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Honk for Jesus. Save Your Soul

MOVIE | Adamma and Adanne Ebo’s satire about prosperity gospel has the ring of truth about it

Steve Swisher/Pinky Promise LLC

<em>Honk for Jesus. Save Your Soul</em>
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Rated R
➤ Theaters, Peacock
➤ S6 / V3 / L7*

The title of Honk for Jesus. Save Your Soul should give you a hint that this movie isn’t really about saving souls. But it would also be wrong to write off this satirical mockumentary as another piece of anti-Christian propaganda. Honk saves its most scathing critiques for the religious hypocrite.

Pastor Lee-Curtis Childs (Sterling K. Brown) is a black pastor who preaches a prosperity gospel. But after sexual misconduct costs him his megachurch, he and his wife Trinitie (Regina Hall) don’t spend time in sackcloth and ashes. No, they plan a comeback on Easter Sunday. The oblivious pair agree to allow filmmakers to make a documentary chronicling that comeback, but instead it just exposes the depths of their sin and delusion.

Rookie directors Adamma and Adanne Ebo grew up in the black church, and even though this film is satire, it has the ring of truth about it, highlighting the sin and superficiality that can sully church life. Pastor Lee-Curtis’ pressed suits and First Lady Trinitie’s pressed-on smiles both warn us about a religion founded upon material success.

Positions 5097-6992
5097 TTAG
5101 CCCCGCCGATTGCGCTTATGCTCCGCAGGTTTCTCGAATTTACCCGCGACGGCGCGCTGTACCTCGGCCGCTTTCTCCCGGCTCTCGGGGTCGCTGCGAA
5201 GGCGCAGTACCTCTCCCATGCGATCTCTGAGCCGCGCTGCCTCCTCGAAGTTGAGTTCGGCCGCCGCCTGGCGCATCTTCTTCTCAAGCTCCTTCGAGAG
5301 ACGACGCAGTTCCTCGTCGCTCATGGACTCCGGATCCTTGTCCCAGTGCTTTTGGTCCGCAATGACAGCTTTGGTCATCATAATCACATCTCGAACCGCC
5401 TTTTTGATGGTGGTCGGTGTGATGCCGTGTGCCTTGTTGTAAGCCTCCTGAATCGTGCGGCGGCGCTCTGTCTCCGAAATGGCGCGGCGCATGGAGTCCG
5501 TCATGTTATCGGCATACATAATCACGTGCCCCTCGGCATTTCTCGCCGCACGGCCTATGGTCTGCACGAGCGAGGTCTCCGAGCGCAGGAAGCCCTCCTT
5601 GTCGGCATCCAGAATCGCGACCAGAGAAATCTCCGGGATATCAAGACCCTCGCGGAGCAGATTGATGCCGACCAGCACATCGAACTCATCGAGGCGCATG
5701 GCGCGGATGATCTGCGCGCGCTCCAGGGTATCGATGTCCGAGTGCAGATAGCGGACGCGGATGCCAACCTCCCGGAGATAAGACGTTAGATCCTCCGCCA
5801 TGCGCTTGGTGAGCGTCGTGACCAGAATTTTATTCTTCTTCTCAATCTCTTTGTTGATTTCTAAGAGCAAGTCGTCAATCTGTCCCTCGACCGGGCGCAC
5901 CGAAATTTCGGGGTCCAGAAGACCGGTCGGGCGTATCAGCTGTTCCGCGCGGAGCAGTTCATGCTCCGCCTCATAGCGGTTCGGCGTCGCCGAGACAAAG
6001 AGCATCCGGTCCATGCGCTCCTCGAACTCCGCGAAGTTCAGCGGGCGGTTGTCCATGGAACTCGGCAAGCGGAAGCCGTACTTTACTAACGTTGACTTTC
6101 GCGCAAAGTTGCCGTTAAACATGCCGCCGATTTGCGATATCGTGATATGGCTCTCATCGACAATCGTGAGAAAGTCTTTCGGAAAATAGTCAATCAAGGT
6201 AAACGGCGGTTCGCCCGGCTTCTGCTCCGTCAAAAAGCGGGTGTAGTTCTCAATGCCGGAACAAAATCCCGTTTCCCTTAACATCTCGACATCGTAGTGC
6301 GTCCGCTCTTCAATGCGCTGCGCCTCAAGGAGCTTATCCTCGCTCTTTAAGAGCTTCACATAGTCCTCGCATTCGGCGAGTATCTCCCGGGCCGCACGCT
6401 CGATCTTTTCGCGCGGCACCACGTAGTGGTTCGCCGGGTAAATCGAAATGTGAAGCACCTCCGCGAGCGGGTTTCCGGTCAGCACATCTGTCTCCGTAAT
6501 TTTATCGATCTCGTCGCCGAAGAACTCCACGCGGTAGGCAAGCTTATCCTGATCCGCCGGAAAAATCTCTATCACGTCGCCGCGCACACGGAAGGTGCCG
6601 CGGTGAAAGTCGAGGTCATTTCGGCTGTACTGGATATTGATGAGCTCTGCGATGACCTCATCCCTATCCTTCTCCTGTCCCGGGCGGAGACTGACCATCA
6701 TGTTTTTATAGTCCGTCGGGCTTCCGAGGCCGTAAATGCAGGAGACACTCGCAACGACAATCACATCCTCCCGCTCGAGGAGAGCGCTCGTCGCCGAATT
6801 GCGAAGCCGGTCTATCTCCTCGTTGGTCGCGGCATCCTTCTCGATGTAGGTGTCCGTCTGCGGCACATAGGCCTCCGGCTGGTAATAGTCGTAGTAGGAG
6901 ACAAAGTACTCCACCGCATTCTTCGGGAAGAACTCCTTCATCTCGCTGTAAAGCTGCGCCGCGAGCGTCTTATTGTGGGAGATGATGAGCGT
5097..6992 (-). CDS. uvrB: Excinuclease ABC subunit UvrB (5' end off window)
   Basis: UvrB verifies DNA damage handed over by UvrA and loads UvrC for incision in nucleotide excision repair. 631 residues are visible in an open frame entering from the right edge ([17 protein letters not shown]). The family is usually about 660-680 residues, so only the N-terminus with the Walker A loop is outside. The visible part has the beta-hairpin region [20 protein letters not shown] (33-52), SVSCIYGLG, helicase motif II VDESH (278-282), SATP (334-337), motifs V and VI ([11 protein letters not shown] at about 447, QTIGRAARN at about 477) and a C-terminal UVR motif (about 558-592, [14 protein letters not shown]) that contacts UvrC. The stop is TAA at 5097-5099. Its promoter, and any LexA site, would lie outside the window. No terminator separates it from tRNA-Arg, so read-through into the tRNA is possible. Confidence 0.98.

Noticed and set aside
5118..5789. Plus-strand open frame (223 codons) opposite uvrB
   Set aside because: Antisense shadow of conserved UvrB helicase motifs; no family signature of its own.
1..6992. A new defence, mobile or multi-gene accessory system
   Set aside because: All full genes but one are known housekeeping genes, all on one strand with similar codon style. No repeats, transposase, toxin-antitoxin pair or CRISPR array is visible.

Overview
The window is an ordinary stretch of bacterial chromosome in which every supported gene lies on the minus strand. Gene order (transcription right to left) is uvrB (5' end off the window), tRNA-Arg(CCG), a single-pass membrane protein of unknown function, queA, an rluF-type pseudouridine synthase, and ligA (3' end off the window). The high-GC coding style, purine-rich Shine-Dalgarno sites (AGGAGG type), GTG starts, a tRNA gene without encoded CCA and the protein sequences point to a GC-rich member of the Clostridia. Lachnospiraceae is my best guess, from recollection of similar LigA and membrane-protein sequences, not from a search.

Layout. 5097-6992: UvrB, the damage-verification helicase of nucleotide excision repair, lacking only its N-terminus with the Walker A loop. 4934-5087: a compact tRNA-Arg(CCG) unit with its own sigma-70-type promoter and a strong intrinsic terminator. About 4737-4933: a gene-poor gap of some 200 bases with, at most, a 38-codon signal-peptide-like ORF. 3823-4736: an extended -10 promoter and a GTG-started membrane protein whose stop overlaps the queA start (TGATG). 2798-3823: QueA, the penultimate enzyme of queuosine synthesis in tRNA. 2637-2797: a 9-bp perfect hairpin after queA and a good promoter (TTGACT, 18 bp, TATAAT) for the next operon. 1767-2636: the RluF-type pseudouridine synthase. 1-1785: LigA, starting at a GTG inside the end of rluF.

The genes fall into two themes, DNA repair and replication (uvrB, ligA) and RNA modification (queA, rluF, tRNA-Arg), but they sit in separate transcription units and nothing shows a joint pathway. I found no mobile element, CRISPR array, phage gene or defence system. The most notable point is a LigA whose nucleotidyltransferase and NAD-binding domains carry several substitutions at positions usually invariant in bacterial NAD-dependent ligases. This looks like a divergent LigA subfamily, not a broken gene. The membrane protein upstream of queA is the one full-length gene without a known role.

I can’t recommend Honk for Jesus. Foul language pervades the movie, which also contains an awkward sex scene. But Honk for Jesus. Save Your Soul informs us about this cultural moment. Pastor Childs is hard to distinguish from the real-life pastors who tell parishioners to buy them jets, sports cars, and palaces. That’s what makes the film funny and painful—not because it’s made up, but because it’s too real.

*Ratings from kids-in-mind.com, with quantity of sexual (S), violent (V), and foul-language (L) content on a 0-10 scale, with 10 high

Juliana Chan Erikson

Juliana is a correspondent and a member of WORLD's investigative unit, the Caleb Team. She is a World Journalism Institute graduate and earned a master’s degree from Northwestern University’s Medill School of Journalism. Juliana resides in the Washington, D.C., metro area with her husband and 3 children.


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